One concern my dear wife and I received when we were exploring adoption was our inexperience as parents. That would be, some social workers told us, a potential flaw when our profile was matched up against others wanted to adopt a special needs child. It would serve us better if we consented to being foster parents to gain “experience.”
That was a difficult challenge. We waffled on it, going back and forth, First, not wanting to be foster parents, because it wasn’t part of our eventual goal: adopting children. Then we consenting during our training when we saw the need. At the end of our certification process, we declined because we started to see the reality of unfit parents tying up the legal and social work system for years to string out their un-parental behavior.
The State of Iowa stated that the goal of foster care was to return children to healthier birth parents. Anita and I foresaw the situation in which we knew this was not in the best interests of the child. So we went ahead and hoped for the best.
When we adopted our daughter, our profile was matched pretty well with a little girl who had floundered in foster homes with many children. We would be able to provide singular attention to one child. Anita and I had arranged our lives around my single income and her staying at home, so we could devote maximum care and attention to our child.
We were not very experienced in the nuances of parenting, but we learned fast. We were motivated out of love, and sometimes, a confused semi-desperation.
I don’t think adoption is promoted enough as an option for existing families with children. It is a mark of a certain adult narcissism that adoption is often promoted as a solution for childlessness rather than a solution for the child.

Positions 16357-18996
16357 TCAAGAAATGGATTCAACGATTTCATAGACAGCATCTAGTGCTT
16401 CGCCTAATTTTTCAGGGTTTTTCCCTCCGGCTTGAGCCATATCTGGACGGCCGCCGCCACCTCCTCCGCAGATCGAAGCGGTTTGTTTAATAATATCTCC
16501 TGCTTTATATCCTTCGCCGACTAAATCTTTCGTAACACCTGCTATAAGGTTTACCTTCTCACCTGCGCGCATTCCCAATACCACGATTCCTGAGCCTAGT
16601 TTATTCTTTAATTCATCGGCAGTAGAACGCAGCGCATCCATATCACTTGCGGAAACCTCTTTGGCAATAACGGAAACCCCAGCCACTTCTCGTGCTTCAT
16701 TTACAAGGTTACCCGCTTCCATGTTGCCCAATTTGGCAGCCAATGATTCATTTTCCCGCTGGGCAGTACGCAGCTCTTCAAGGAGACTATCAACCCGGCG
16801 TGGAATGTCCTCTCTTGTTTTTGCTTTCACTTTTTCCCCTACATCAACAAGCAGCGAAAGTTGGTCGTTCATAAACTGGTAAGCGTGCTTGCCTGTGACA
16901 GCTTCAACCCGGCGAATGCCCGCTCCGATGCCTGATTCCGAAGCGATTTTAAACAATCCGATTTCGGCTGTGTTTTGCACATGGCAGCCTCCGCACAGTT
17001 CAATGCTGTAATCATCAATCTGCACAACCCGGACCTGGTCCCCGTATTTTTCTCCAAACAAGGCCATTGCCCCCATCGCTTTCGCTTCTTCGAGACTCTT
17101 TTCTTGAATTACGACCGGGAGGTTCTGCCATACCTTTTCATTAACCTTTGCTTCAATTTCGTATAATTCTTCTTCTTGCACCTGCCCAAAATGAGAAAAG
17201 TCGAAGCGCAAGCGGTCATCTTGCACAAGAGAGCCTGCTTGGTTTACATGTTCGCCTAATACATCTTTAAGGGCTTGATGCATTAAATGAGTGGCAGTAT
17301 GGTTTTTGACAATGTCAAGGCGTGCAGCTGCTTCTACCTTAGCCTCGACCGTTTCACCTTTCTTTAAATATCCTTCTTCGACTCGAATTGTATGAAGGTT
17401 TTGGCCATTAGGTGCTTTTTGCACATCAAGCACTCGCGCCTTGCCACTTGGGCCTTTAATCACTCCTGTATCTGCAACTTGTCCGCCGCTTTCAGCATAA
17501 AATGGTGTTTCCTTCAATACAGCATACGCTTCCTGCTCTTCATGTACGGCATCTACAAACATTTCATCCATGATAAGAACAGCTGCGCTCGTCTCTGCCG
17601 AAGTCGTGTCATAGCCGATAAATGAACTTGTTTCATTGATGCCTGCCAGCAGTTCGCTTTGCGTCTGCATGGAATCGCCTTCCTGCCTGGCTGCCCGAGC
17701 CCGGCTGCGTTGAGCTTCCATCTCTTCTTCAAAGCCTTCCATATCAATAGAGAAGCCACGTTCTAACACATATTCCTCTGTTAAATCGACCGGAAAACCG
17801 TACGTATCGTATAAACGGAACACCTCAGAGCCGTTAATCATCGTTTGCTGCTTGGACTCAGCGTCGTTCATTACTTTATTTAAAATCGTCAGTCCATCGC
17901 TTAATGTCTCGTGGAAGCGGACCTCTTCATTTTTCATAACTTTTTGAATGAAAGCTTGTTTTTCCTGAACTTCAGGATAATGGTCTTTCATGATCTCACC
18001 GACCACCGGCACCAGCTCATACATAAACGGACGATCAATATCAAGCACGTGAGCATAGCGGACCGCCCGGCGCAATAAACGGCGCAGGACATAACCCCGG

From the beginning, we approached adoption with our then-five-year-old daughter as a mutual choice. We adopted her. She adopted us. When we were in the courthouse in December 2001, the judge questioned Brittany on her wishes, and he emphasized adoption was the mutual building of a family.
The emphasis on adopting infants, even needy infants from abroad, can mask at times, the great need for domestic adoptions. Adopting older children is a risk, no doubt. Our daughter’s godparents adopted eight older children, and their family is large, rich, and full of grandchildren. We know other families who have taken children into the home along with birth children. While there are obstacles to overcome there, we know such families–few as they are–are strong and supportive not just to the adoptive children, but to all the members.
One important pro-life approach Catholic Charities departments in dioceses can implement is promoting adoption of older children to families that already include birth children. Let’s keep in mind that a marriage can thrive without children, but almost all children will need parents in order to thrive. The need is far greater on the child’s end of adoption. Let’s keep the focus on the kids, where it belongs.